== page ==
Statistical Methods on Survival Data with Measurement Error
In survival data analysis, covariates are often subject to measurement error. A naive analysis with measurement error ignored commonly leads to biased estimation of parameters of survival models. Measurement error also causes efficiency loss for detecting possible association between risk factors and time to event. Furthermore, it induces difficulty on model building and model checking, because the presence of measurement error frequently masks true underlying patterns of data. Although there has been a large body of literature to handle error-prone survival data since the paper by Prentice (1982), many important issues still remain unexplored in this area. This thesis focuses on several important issues of survival analysis with covariate measurement error. One problem that has received little attention is on misspecification of measurement error models. In this thesis, we investigate this important problem with the attention particularly paid to error-contaminated survival data under the Cox model. In particular, we conduct bias analysis which offers a way to unify many existing methods of survival data with measurement error, and study the impact of misspecifying the error models in survival data analysis. A simple expression is obtained to quantify the bias of "working" estimators derived under misspecified error models. Consistent estimators under general error models are derived based on this simple expression. Furthermore, we study hypothesis testing with both model misspecification and measurement error present. A second problem of our interest is about the validity of survival model assumptions when measurement error is involved. In the literature, a large number of methods have been developed to correct for measurement error effects, and these methods basically assume the survival model to be the Cox model. When the Cox model or the error model assumptions fail to hold, existing methods would break down. In this thesis, we address the issue of checking the Cox model assumptions with measurement error. We propose valid goodness of fit tests for survival data with covariate measurement error. This research offers us an important addition to the literature of survival data with measurement error. Our third topic concerns survival data analysis under additive hazards models with covariate measurement error. The additive hazards model is a useful and important alternative to the Cox model. However, this model is relatively less studied for situations where covariates are measured with error. In this thesis, we make important contributions to this topic. Specifically, we explore asymptotic bias induced from ignoring measurement error. A number of inference methods are developed to correct for error effects. The validity of the proposed methods is justified both theoretically and empirically. We investigate issues of model checking and model misspecification as well. In many studies, collection of data often includes a large number of variables in which many of them are unimportant in explaining survival of an individual. An important task is thus to identify relevant risk factors which are linked to the hazards of subjects. Although there is work on variable selection for survival data analysis, the available methods typically require all variables be precisely measured. This requirement is, however, often infeasible. More challengingly, in some studies, the dimension of the risk factors can be quite large or even much larger than the size of subjects. Our fourth topic concerns about estimation and variable selection for survival data with high dimensional mismeasured covariates. We propose corrected penalized methods. Our methods can adjust for measurement error effects, and perform estimation and variable selection simultaneously. Our research on this topic closes multiple gaps among the areas of survival analysis, measurement error and variable selection.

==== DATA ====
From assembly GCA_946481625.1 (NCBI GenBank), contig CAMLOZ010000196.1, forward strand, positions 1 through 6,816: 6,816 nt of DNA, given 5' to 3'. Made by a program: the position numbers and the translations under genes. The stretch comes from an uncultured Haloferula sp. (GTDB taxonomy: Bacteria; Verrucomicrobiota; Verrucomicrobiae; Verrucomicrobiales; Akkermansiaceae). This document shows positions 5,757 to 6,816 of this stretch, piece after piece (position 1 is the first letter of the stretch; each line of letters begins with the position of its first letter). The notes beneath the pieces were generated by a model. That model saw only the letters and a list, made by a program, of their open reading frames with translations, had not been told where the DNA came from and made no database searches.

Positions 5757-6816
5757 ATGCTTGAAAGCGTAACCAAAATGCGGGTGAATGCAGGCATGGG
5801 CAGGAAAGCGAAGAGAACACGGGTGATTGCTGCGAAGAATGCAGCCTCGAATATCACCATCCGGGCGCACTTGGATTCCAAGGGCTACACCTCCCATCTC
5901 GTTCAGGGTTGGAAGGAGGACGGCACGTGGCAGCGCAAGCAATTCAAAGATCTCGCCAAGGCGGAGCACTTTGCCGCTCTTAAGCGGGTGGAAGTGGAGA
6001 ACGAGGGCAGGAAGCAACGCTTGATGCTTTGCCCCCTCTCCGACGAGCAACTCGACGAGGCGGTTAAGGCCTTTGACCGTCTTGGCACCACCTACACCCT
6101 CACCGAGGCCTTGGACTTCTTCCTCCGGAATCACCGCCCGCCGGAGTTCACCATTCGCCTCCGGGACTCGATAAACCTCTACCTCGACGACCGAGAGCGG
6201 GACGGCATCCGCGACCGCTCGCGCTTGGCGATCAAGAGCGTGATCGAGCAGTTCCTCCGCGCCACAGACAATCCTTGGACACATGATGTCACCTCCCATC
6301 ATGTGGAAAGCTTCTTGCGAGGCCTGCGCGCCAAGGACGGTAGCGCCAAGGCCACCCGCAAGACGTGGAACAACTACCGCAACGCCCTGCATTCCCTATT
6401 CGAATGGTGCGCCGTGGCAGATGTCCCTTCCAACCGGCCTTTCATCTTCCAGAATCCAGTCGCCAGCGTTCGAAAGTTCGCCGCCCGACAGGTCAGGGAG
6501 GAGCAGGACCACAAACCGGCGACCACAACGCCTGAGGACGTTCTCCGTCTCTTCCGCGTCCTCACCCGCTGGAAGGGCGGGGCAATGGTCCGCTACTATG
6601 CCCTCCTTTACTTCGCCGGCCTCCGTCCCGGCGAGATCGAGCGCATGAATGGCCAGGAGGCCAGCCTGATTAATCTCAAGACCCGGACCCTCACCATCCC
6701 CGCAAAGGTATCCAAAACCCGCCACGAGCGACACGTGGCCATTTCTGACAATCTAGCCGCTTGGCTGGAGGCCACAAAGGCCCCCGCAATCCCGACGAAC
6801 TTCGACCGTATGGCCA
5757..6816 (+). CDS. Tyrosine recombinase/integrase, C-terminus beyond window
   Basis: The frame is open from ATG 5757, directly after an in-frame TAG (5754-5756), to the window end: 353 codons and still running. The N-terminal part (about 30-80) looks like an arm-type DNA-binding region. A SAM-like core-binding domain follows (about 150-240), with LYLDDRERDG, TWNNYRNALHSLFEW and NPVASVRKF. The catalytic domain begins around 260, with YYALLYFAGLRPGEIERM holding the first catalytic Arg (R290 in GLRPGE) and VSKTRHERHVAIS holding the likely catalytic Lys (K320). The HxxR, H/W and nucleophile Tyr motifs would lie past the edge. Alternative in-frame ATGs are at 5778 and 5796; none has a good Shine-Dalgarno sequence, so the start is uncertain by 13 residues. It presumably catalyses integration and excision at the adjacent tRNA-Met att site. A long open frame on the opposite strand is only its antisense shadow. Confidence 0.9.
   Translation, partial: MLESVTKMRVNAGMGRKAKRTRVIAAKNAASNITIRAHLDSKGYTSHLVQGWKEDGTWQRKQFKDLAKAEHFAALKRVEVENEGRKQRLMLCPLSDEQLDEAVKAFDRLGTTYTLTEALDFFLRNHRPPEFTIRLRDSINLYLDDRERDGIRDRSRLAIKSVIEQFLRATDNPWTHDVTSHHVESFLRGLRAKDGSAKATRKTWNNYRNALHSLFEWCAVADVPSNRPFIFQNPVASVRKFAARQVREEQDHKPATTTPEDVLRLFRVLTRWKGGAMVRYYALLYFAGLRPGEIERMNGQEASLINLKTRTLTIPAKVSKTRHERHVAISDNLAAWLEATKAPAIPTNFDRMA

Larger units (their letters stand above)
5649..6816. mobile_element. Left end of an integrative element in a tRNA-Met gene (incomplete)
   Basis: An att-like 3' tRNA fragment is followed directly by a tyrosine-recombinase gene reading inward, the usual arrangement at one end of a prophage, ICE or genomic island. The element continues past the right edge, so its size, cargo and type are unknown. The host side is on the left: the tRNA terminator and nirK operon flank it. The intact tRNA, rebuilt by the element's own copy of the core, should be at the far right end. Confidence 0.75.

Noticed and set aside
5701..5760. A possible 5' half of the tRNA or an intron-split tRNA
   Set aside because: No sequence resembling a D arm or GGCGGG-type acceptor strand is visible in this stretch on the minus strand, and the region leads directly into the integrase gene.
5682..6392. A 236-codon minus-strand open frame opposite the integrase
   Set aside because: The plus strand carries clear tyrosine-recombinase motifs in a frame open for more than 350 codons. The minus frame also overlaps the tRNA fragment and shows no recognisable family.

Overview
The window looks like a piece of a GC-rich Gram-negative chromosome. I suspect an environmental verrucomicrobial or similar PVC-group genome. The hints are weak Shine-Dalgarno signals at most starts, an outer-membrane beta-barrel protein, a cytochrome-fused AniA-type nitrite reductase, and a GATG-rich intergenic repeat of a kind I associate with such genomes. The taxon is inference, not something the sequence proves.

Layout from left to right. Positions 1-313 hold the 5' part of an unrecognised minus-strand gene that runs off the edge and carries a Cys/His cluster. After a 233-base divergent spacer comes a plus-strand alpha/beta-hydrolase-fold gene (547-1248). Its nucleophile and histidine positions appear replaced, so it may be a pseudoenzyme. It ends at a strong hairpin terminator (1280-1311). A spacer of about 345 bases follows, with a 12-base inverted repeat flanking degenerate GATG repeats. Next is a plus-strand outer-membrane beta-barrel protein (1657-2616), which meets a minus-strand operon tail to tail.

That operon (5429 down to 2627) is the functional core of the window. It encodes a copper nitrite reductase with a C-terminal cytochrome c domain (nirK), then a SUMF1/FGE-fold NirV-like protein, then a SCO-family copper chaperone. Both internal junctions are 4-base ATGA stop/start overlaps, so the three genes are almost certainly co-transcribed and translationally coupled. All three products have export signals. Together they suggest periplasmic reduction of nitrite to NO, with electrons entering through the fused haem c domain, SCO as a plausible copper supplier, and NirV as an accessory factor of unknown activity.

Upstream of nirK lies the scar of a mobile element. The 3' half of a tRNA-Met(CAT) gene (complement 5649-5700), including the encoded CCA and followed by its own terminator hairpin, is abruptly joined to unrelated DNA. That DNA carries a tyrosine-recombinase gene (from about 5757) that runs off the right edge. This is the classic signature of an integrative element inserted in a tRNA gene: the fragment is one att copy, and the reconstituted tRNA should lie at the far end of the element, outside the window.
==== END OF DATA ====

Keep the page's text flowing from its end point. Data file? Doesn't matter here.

Cite this version of the work
Ying Yan (2014). Statistical Methods on Survival Data with Measurement Error. UWSpace. http://hdl.handle.net/10012/8699